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goingdown31

Taking Dewolf's rigging course in a few weeks. Any tips would be great.

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.....Any particular reason?



If you haven't done your repacks prior to the course, you'll do them during the course most likely.

If you do 4 a day, for 5 days, you should be good and sore... but the other problem is you're not able to focus on the learning at hand and practice sewing skills that many riglets have issues with.
"I may be a dirty pirate hooker...but I'm not about to go stand on the corner." iluvtofly
DPH -7, TDS 578, Muff 5153, SCR 14890
I'm an asshole, and I approve this message

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I didn't take Dave's course, so this is general info -

To echo 'Ski, have your 20 packs done, so you don't have to worry about getting them done during the course.

Know your knots.

Know the regs.

Know how to sew. I don't mean being an accomplished seamstress (tailor, whatever). I mean have a good solid understanding of how the machine makes a stitch, how thread and bobbin tension affect the stitch, how to fill and insert a bobbin and how to sew two pieces of fabric together.

This is all stuff you can learn during the class. But it's stuff you can easily learn before, and knowing it in advance gives you more time and opportunity to learn more "rigging" stuff.
"There are NO situations which do not call for a French Maid outfit." Lucky McSwervy

"~ya don't GET old by being weak & stupid!" - Airtwardo

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It does not matter if you have your twenty packs done before the course, you will still have to do them during the course under supervision and have them witnessed and signed off by Dave or his instructors.
Many folks show up with the twenty packs signed off and are surprised to find out that it doesn't count and they still have to do them.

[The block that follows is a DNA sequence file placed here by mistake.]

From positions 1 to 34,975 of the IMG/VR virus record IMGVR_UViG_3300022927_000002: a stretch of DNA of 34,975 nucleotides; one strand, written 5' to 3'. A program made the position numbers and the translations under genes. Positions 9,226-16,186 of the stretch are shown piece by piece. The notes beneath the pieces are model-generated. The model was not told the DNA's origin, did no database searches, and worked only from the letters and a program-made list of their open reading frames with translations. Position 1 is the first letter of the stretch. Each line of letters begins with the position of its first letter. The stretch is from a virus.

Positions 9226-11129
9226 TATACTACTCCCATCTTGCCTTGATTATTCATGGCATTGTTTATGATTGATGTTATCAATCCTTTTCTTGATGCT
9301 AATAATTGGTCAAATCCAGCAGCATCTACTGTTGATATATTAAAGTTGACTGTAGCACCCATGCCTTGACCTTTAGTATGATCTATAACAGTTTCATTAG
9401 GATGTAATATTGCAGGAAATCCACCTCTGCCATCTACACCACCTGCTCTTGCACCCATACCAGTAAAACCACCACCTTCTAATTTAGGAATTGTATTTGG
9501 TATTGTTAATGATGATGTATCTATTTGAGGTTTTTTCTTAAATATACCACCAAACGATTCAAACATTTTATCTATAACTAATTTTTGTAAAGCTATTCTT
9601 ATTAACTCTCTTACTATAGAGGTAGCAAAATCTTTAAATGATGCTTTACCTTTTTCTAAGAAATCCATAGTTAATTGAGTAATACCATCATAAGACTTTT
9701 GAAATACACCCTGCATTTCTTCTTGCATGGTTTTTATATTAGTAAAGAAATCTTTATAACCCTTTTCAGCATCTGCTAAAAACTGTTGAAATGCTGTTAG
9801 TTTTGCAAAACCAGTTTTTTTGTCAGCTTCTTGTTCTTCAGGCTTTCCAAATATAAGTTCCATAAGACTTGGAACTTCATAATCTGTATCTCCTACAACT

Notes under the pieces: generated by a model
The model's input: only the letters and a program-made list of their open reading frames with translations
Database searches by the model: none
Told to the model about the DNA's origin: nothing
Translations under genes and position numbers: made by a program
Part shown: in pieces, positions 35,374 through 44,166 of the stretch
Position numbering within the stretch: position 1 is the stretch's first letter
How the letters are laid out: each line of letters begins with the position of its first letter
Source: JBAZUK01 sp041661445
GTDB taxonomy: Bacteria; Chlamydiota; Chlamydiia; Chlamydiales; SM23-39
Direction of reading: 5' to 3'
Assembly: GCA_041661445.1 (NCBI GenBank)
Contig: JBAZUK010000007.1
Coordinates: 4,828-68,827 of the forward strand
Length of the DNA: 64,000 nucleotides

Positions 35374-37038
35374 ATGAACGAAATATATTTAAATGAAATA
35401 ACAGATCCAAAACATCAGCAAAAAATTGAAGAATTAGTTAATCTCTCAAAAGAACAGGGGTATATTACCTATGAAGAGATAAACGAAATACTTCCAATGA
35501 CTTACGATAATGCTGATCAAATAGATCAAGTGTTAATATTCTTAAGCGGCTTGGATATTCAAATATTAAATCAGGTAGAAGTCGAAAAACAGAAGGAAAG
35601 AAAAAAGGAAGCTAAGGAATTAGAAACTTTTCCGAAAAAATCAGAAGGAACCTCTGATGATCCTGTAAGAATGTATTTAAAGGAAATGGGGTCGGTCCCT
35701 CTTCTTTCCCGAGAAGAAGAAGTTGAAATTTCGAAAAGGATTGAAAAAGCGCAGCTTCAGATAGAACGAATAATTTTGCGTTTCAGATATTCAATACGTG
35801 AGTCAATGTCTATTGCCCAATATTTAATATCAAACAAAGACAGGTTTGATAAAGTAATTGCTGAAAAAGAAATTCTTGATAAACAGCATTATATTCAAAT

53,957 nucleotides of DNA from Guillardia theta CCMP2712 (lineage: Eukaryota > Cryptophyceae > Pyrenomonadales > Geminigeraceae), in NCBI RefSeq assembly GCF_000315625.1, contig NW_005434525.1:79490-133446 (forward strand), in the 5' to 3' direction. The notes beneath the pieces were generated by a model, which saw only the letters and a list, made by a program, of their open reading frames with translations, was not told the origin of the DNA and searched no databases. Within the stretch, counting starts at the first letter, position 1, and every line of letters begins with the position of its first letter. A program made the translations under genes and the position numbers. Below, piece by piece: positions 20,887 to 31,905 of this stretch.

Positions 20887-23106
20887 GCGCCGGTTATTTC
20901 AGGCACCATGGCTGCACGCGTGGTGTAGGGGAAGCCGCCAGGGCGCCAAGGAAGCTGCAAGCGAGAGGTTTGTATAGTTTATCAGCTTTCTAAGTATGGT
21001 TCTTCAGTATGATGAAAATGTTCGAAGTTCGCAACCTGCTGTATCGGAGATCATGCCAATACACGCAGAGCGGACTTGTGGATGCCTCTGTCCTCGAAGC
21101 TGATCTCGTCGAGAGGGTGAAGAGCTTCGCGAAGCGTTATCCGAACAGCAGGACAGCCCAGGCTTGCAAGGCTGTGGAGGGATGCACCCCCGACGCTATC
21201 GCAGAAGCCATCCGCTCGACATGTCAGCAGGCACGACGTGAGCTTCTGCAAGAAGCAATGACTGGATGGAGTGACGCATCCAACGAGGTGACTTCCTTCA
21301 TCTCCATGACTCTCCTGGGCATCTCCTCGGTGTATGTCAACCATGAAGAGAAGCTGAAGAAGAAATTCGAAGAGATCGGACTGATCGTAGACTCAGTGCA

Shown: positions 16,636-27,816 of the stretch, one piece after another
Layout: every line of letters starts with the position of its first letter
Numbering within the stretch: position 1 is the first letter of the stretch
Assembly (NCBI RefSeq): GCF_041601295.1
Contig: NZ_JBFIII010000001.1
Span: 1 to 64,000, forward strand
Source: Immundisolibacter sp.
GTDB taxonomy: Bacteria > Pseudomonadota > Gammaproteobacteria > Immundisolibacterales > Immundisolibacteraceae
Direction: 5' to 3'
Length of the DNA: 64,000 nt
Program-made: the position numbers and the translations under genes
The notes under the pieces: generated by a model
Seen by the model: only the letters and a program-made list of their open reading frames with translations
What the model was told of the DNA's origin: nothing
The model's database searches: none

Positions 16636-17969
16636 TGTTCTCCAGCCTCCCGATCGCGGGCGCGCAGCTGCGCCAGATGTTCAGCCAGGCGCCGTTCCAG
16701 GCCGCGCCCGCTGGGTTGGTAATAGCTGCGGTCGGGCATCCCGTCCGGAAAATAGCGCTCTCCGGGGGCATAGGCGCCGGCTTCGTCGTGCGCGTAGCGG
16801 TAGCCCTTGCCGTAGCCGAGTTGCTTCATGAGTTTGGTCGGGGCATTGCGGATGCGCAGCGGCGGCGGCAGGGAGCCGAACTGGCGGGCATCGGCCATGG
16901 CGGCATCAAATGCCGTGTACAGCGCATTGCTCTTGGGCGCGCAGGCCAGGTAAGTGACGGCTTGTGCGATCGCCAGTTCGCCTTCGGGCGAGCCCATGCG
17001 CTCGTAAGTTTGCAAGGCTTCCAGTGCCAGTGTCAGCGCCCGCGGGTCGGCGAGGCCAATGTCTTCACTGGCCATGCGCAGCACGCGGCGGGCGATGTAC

Well, it may count in that you have a head start with practice but that is all. If you already know how to pack a reserve the 20 should go pretty quickly and then you can concentrate on other stuff.

When I took Dave's course I had hundreds of reserve packs both round and square, chest and back, and he still made me do 20 more.
All you need is to be able to pack a main canopy, they will teach you the rest.

---former DeWolf student and instructor
Onward and Upward!

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It does not matter if you have your twenty packs done before the course, you will still have to do them during the course under supervision and have them witnessed and signed off by Dave or his instructors.
Many folks show up with the twenty packs signed off and are surprised to find out that it doesn't count and they still have to do them.
Well, it may count in that you have a head start with practice but that is all. If you already know how to pack a reserve the 20 should go pretty quickly and then you can concentrate on other stuff.

When I took Dave's course I had hundreds of reserve packs both round and square, chest and back, and he still made me do 20 more.